In a very welcome move, the Supreme Court of India is acting against the publication and dissemination of rape videos
lunedì 9 febbraio 2015
Sale of child pornography on Amazon Japan
Japanese police finally are investigating alleged sales of child pornography by third-party vendors on the country’s version of Amazon.com.
TOKYO—Amazon Japan, the Japanese arm of Amazon, the world’s largest online shopping website, is facing an investigation by the Japanese police on suspicion of aiding and abetting the sale of child pornography on its website—a problem that the company should have known about at least since 2009. In that year, as a member of the NGO Lighthouse (formerly known as Polaris Project Japan), we brought attention to the problem in petitions and emails to the company.
The issue is not about Amazon selling this trash itself, it’s about so-called third-party vendors who showcase the porn on Amazon’s site. But according to its critics, the net result is basically the same: Amazon’s accusers say it is facilitating the sexual exploitation of children.
As a member ofLighthouse: Center For Human Trafficking Victims, which combats human trafficking and sexual exploitation, I know we petitioned Amazon by email and in telephone conversations to remove the materials clearly constituting child porn on its website back then. It would seem the company has been, to say the least, slow to do much about it, according to sources close to the investigation.
Now even the Japanese police have launched an investigation.
Japan has been extremely slow to crack down on child pornography, only banning simple possession last year (with a one-year grace period that will soon expire). Selling child pornography is illegal, however, and has been since 1999.
According to the police and the Mainichi newspaper, last summer the Aichi Prefectural Police found photo books on Amazon Japan featuring fully nude pictures of underage girls during an online patrol. They opened a full investigation. In September, police arrested two male owners of a used bookstore for violating the child pornography laws and, later, 10 other vendors in Japan who had broken the law.
Last year, the police searched an Amazon distribution center in Odawara City, Kanagawa Prefecture, and on Jan. 23 of this year, police reportedly searched Amazon Japan’s headquarters in Tokyo as well as a distribution center belonging to Amazon Logistics in Chiba Prefecture, according to police sources and the Japanese media.
Police sources said they suspect that Amazon was aware that vendors dealing in illegal child porn had been selling their products on the website, but chose to ignore the fact despite the company’s guidelines clearly stating that illegal products are not allowed to be sold there. The Aichi Prefectural Police told The Daily Beast that if the suspicions prove to be true, Amazon Japan executives could be charged with aiding in the sale of child pornography.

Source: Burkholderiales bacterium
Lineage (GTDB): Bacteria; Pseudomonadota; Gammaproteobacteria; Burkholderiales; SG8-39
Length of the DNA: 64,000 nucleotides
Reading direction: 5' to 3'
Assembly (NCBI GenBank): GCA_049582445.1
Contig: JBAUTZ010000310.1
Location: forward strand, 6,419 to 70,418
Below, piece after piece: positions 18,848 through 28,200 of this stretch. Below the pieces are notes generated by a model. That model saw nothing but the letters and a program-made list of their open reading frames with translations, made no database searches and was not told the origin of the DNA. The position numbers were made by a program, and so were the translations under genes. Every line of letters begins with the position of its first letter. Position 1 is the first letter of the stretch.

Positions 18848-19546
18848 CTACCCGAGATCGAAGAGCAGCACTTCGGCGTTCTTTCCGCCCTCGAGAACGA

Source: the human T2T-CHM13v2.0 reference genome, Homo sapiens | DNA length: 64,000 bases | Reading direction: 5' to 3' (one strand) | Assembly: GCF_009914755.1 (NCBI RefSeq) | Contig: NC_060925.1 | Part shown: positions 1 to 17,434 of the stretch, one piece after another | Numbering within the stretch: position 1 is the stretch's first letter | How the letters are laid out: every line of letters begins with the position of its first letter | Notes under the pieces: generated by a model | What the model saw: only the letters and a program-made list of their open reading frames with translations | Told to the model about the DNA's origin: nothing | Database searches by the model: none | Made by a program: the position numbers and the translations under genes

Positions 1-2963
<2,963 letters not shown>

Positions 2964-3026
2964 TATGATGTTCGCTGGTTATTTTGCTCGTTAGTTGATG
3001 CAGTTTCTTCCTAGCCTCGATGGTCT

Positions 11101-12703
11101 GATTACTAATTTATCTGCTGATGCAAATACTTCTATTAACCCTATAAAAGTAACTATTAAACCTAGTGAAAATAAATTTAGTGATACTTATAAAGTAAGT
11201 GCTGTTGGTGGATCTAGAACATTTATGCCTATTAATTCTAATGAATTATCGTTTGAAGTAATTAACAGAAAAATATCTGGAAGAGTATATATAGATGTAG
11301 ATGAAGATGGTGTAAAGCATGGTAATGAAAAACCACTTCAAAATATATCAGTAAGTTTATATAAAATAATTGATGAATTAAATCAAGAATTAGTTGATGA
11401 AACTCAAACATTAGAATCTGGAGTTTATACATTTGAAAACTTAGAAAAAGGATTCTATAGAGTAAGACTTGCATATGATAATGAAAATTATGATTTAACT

Officials involved with the investigation, on background, described Amazon’s checks on products sold on the website by third-party sellers as “overly lenient, to say the least.”
According to Sankei Shimbun and other media, many of those purveyors of porn who were arrested made statements along the lines of: “The other big shopping sites would not accept child porn-related products, but I was able to put them on Amazon.”
Lighthouse had been protesting the sale of child pornography since 2007. In 2009 it pointed out in emails and informal talks with Amazon Japan that it had found more than 136 photo books and DVDs featuring swimsuit-clad girls and half-naked boys. While the company gave no formal answer concerning the complaint, over 60 percent of the offensive goods were later removed from the website, according to the NGO.
Shihoko Fujiwara, the founder of Lighthouse, who is also a longtime friend and colleague of mine, recounts the history of what she describes as the sometimes acrimonious back and forth between Amazon Japan and human-rights organizations.
“The products that are considered to be child porn, which Lighthouse had asked Amazon to stop selling five years ago, already are completely illegal in other countries, including the United States, and the overt child pornography is only the tip of the iceberg,” says Fujiwara. “In Japan, as long as the private parts are covered up, there is no crackdown on photographs or video ‘products’ of children who are close to naked. In addition, dozens of shops—starting with Amazon—from big mail-order companies to small shops catering to pedophiles, were able to sell these products. Even now they’re being sold.”
Amazon Japan would not comment to The Daily Beast about what its critics say is its allegedly long history of inaction on the issue but sent the following statement by email:
“We take this investigation seriously and we are cooperating fully with the authorities. We don’t permit illegal items on our site, and we have systems and processes designed to prevent and remove illegal items from being listed. We are committed to enforcing our policies and the law for items listed on our site.
“During the investigation, we are declined[sic] to say any additional comments.”